Today we hiked downhill with a group of Americans we met earlier in the trip. It was refreshing to hike with them because I realized I wasn’t the only clumsy American…and we got to go slower than our regular “Italian pace”. We swapped jokes and stories that kept us laughing until we split off. Today was their last day and we bid each other a safe journey as our group ventured uphill and theirs ventured back “home”. From there, our group walked uphill for nearly 3 hours until we reached the village where we got to spend the night. One of my Italian friends, Alessandro, aided me in popping the giant blister on my foot, while another one, Nando, gave me some cream that is supposed to help my bruised and swollen ankles. Despite trying to constantly keep up with these guys, I’m very thankful for them : )
I think my body is finally starting to understand that we are going to continue doing this whole trekking-8-hours-a-day thing. Like normal, the first hour our walking was incredibly painful on my feet and trekking uphill from the beginning brought heavy breathing and sweat…like normal. But after I was covered in sweat, & my feet became numb so they no longer hurt, & my body realized we were doing the whole trekking thing again…then slowly it became easier. As a reward for 2 hours uphill, we had a quaint lunch that took a while to make due to the fact that the cooks literally went out to their garden to get fresh veggies. What a treat! But after lunch was HARD. Our guide had warned us that today would be difficult…he wasn’t joking! We walked uphill all day. And it was STEEP! Apparently we took a shortcut that only the locals normally take. By “shortcut” I think our guide meant “the most miserable way possible”. At one point I was so exhausted that I felt my throat getting smaller, much like the feeling people with asthma probably get. Though I’m not asthmatic, I remember girls in cheerleading who were and the coaches always told them to calm down and take deep slow breaths…so as we continued trekking uphill (because I was too stubborn to tell anybody I was struggling) I practiced these breathing techniques. Thank goodness they worked, because we had another 3 hours of uphill trekking left! After feeling so young, accomplished, and independent these last 2 months…this trekking experience is humbling to say the least!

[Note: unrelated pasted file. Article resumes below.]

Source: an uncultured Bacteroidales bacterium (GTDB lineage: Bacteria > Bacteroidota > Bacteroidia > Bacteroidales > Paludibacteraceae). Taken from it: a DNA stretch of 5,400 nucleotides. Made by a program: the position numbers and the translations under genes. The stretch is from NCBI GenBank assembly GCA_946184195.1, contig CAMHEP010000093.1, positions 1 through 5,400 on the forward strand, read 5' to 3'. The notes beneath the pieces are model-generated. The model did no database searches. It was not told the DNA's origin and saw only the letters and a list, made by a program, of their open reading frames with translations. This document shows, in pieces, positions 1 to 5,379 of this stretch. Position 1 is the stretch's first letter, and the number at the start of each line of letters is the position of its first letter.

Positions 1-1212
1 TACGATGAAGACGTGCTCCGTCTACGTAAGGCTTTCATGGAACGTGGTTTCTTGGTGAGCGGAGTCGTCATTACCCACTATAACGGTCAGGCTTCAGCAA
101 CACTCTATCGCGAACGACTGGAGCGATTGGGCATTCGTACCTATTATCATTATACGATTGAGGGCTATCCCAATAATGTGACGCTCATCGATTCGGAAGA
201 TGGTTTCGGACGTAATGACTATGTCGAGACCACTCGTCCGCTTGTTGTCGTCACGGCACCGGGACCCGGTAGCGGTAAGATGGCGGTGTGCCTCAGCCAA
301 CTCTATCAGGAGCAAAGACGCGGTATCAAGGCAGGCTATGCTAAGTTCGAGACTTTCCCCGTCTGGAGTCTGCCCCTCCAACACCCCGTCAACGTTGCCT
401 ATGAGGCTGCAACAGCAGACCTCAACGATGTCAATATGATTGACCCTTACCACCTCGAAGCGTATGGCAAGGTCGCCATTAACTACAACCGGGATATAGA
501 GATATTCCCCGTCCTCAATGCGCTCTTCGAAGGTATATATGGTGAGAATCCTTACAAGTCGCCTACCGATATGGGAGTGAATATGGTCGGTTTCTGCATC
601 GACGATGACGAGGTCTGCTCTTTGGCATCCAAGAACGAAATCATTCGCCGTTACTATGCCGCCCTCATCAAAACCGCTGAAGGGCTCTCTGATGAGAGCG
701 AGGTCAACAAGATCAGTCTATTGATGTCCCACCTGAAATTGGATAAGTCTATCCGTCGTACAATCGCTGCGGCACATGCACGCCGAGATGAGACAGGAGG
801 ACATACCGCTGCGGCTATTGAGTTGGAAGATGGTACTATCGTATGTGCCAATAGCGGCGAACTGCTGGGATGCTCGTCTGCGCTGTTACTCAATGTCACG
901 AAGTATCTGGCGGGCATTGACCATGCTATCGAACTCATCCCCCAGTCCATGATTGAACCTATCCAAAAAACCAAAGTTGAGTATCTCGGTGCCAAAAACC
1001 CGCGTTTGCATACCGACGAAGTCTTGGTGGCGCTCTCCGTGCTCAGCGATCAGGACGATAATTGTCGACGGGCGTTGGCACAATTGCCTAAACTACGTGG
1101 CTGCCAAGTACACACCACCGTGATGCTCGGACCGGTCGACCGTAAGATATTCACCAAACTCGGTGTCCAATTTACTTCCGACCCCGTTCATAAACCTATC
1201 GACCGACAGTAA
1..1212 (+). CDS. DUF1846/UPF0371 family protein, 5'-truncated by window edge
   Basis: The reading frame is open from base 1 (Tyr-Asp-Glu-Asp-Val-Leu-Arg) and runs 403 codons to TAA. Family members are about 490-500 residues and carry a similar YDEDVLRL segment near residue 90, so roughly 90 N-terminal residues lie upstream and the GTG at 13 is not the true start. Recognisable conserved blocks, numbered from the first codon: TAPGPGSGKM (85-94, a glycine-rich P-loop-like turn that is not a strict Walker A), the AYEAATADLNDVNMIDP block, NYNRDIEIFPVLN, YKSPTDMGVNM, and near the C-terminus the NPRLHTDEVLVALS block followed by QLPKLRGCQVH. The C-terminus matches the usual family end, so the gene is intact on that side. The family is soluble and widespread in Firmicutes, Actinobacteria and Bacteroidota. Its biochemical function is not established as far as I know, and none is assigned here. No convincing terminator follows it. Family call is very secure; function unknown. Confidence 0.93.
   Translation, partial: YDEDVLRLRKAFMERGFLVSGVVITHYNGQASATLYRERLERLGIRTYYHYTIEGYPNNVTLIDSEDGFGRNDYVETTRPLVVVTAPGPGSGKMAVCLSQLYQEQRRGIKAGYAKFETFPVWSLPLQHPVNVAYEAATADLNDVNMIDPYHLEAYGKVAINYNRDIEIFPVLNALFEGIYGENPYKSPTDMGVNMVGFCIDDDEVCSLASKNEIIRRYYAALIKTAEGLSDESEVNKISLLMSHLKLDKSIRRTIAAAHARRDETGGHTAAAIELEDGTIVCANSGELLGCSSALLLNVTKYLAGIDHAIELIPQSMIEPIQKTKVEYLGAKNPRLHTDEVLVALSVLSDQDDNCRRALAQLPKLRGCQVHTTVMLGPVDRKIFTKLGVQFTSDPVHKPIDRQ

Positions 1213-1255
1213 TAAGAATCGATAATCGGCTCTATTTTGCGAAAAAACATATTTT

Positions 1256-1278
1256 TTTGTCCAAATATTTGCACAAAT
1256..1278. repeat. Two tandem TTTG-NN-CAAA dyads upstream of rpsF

And tonight, I’m looking out a window from the hotel we finally arrived at…we seem to be sleeping above the clouds and many mountain tops surrounding us. All of us Trekkers (from Germany, Austria, Israel…) are surrounding the small fire in the middle of the room, sharing our awe of the most incredible sunset we’ve ever seen!
Thank you Lord for teaching me perseverance and for reminding me that You are God and I am simply your creation…along with the incredible mountains & sunsets/sunrises I get to see everywhere I look.
“He lets me lay down in green pastures, He leads me beside quiet waters” -Psalms 23:2
Yesterday was painfully hard, but today was fairly refreshing. For the first time this trip, my ankles felt slightly normal (thank you mom and dad for praying)! The morning hike uphill was only 2 hours and we got to walk through some snow which was fun. After 2 hours we reached beautiful lakes where we split off to enjoy life in our own ways. For Nando and Dante that meant jumping in the freezing cold lake in their underwear (!!!), for Alessandro that meant exploring, and for me that meant sitting in a quiet spot and enjoying the view and my book about alternative medicine (nerdy I know).
Afterwards, we all joined together for a cup of tea & ventured back down the mountain, of which the snow had turned to slippery/mushy ice. I’m slowly learning how to go down a slippery mountainside without constantly falling on my butt: Today I tried the ice skating approach. Rather than taking small steps and wiping out completely, I began sliding on the ice. This approach was much faster, less painful, and nearly became a game to me. Our guide seemed to get a kick out of it too…and I’m sure he appreciated the fact that he didn’t have to try and catch me every 5 seconds 🙂 the rest of the day was spent walking down the mountain, as tomorrow is our last day trekking. As difficult as this experience has been, it’s a little sad to think that my newfound Italian friends, Nepali friends, and I will be parting ways soon. You sure get to know people well when trekking for hours with them.
And now, I get to fall asleep while looking at the clear star-filled sky (and my socks drying on a clothes line) from my window. Goodnight 🙂
Today was the last day of trekking for Langtang! As usual we sped downhill…passing other trekkers and seemingly running down the rocky paths. When we reached the hotel I was so excited to enjoy the HOT shower our guide told us about. It’s been nearly two months since I have genuinely been able to enjoy a HOT SHOWER. I have had my fill of bucket showers, cold showers, and wet wipe showers during this trip so I was really looking forward to it. Unfortunately my “hot” shower was rather lukewarm and left me shivering.
Nonetheless, it’s so nice to feel clean and actually be able to run my fingers through my hair (without feeling salt leftover from my trekking sweat). Tomorrow we go to Kathmandu where I’ll clean my clothes and get last minute preparations for Mount Everest Base Camp! My guide said that I will be able to make it through Mount Everest since I made it through Langtang (a much less tourist-filled mountain). Then again, he also said I’d have a HOT shower…yet another adventure awaits I’m sure 🙂